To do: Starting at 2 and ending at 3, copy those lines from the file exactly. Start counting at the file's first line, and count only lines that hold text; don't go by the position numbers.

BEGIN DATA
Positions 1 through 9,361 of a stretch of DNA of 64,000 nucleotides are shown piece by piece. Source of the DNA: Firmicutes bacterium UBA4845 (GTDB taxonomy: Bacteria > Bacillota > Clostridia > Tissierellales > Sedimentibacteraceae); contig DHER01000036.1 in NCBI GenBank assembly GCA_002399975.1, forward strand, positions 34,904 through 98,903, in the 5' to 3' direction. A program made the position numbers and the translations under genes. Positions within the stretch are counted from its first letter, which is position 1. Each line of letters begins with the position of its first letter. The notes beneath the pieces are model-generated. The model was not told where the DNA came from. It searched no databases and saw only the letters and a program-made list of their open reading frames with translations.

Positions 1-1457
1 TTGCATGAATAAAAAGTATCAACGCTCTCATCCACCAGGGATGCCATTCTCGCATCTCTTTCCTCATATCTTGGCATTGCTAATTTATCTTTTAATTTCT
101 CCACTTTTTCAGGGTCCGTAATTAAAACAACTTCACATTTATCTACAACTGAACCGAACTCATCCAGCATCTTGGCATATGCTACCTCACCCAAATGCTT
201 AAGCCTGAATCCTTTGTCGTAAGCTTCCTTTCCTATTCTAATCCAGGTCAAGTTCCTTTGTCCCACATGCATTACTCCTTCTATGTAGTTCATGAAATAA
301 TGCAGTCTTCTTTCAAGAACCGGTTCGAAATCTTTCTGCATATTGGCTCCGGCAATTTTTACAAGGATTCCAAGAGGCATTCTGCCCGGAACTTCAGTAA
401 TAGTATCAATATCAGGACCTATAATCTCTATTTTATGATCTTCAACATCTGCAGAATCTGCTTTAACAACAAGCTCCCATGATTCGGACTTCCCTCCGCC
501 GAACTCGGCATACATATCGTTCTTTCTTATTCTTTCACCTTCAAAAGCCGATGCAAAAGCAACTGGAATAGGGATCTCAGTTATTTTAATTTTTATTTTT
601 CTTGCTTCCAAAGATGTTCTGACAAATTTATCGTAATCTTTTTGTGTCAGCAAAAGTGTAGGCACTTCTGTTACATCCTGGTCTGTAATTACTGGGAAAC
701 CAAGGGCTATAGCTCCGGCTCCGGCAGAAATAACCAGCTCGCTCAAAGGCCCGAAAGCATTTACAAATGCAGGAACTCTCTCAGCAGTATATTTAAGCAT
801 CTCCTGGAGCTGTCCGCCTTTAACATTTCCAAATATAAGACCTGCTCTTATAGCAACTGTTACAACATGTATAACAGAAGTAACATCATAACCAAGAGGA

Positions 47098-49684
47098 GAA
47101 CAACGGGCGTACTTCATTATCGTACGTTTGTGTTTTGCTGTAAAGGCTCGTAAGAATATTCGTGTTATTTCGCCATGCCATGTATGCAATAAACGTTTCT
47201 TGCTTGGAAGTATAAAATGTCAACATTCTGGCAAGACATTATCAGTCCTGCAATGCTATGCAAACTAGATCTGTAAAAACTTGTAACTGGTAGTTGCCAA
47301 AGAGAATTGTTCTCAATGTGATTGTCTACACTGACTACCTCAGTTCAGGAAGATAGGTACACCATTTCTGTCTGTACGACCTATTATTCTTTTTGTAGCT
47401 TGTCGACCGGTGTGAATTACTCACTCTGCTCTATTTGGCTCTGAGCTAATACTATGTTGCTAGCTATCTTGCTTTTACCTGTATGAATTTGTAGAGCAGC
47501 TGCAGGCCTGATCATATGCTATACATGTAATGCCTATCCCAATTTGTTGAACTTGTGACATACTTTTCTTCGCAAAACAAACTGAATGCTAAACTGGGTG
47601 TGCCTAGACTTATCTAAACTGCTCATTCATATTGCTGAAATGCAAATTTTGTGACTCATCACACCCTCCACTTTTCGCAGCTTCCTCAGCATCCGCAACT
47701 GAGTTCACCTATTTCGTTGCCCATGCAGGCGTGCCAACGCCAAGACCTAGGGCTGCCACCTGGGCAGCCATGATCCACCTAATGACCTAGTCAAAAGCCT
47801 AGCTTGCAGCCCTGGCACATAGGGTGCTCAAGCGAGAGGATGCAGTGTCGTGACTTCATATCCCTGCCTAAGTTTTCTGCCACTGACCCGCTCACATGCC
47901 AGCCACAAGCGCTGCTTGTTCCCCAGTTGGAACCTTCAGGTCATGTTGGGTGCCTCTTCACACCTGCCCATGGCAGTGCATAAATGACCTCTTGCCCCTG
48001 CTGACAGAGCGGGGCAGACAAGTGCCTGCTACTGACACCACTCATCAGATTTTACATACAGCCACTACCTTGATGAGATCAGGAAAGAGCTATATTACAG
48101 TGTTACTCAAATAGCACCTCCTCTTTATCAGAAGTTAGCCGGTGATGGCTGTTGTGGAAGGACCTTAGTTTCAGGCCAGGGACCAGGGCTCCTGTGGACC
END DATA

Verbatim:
Positions 1-1457
1 TTGCATGAATAAAAAGTATCAACGCTCTCATCCACCAGGGATGCCATTCTCGCATCTCTTTCCTCATATCTTGGCATTGCTAATTTATCTTTTAATTTCT